- Share this article on Facebook
- Share this article on Twitter
- Share this article on Flipboard
- Share this article on Email
- Show additional share options
- Share this article on Linkedin
- Share this article on Pinit
- Share this article on Reddit
- Share this article on Tumblr
- Share this article on Whatsapp
- Share this article on Print
- Share this article on Comment
“I stand with anyone who believes in change..and I stand with Nike every day, all day,” said NBA superstar LeBron James, addressing the controversial Colin Kaepernick #JustDoIt ad that dropped Monday with the slogan, “Believe in something, even if means sacrificing everything.”
James took time out from training for his Oct. 18 L.A. Lakers debut to accept the Icon360 award from Harlem’s Fashion Row on Tuesday night in New York City, and he made clear that he stands with his lifetime sponsor’s stand with the NFL player-turned activist, who protested African-American inequality by taking a knee during the pre-game national anthem, and created a cultural movement.
The Nike-supported fashion event, now in its 11th year, was founded by Brandice Daniel to create solutions to bringing more black designers into the fashion industry. James was honored for his contributions to the African-American community, and as usual, the philanthropist who recently opened the free ‘I Promise School’ in his hometown Akron, Ohio, put actions behind his words.
James, dressed in one of his signature Thom Browne summer shorts suits, reflected on the importance of powerful women in his life, including his mother Gloria Marie, his wife Savannah and his daughter Zhuri, whom he held in his arms: “This award is far too kind. What I stand for and what I do just comes straight from the heart. I am a kid from Akron…I had the example of my mother every single day. I couldn’t imagine being sixteen years old and having a kid, being a sophomore in high school and having to raise a kid by myself without the means, without the support system – without anything – and giving that kid a sense of pride, a sense of strength, a sense of no worry and because of you, Gloria James, I’m able to receive this award [and to be] in a position today to be able to give back and showcase why I believe African-American women are the most powerful women in the world.”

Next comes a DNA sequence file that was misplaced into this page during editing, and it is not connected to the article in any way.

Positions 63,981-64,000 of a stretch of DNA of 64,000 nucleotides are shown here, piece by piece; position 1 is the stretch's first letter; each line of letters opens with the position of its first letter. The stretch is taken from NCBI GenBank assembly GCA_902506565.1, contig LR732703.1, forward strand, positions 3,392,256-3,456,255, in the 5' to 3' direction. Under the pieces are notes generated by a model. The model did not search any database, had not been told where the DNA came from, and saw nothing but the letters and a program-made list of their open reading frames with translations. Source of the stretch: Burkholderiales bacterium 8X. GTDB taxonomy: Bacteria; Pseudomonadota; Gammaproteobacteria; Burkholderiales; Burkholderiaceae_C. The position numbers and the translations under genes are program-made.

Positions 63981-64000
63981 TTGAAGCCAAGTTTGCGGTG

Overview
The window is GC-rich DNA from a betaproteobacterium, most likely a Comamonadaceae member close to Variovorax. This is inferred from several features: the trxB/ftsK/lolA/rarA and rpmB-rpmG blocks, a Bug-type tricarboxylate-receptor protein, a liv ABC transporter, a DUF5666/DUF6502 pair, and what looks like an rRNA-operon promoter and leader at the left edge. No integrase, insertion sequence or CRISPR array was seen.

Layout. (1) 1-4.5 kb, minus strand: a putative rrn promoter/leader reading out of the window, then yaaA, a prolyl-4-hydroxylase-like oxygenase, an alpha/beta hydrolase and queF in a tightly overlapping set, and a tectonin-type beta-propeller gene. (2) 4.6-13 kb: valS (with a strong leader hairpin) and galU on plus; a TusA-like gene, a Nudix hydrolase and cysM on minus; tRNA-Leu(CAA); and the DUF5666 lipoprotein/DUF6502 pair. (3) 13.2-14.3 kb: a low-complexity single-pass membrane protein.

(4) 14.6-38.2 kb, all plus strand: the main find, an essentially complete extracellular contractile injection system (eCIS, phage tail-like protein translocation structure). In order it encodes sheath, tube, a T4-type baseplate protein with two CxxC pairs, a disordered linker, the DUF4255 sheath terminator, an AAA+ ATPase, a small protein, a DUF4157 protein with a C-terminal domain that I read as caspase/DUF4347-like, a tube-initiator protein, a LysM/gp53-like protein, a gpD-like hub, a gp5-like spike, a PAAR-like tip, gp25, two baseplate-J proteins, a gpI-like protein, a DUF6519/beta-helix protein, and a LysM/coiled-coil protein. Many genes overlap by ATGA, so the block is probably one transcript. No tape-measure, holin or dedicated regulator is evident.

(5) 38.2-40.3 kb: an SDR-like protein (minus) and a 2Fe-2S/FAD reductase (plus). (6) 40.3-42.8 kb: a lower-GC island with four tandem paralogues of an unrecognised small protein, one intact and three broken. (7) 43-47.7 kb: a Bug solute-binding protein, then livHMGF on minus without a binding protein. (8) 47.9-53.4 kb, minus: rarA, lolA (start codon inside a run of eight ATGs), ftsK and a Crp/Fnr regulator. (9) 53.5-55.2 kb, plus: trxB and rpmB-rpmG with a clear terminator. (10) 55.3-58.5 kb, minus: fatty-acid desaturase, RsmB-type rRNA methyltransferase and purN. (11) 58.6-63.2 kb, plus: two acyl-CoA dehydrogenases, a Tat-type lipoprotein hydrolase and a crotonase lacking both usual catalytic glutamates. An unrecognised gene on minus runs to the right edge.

Then, James unveiled his first ever basketball sneaker made for women, the HFR x LeBron Nike 16, which was designed with input from the event’s three showcased fashion designers Kimberly Goldson, Undra Celeste Duncan and Fe Noel. The high-top, which drops Sept. 7 on Nike.com, has a distinct cognac leather ankle strap that looks as if it could double as a cuff bracelet.
Stylist Jason Rembert, who has worked with Issa Rae, among others, was presented with the HFR Stylist of the Year Award, while the Iconic Trailblazer Award was given to fashion activist Bethann Hardison, who for 40 years has been working on diversifying the modeling industry, but announced she would now turn her focus to helping African-American designers, too.
Harlem fashion icon Dapper Dan received the HFR Lifetime Maverick Award for pioneering luxury streetwear, and bringing it to a new audience with his recent partnership with Gucci.
Dapper Dan had nothing but praise for HFR and its founder, whom he has known since 2014. “She was the first one after 30 years to invite me to come to an occasion,” he told the crowd. “Before I had a deal with Gucci, a book deal with Random House or a movie deal with Sony. I never thought I would be recognized.”
Sign up for THR news straight to your inbox every day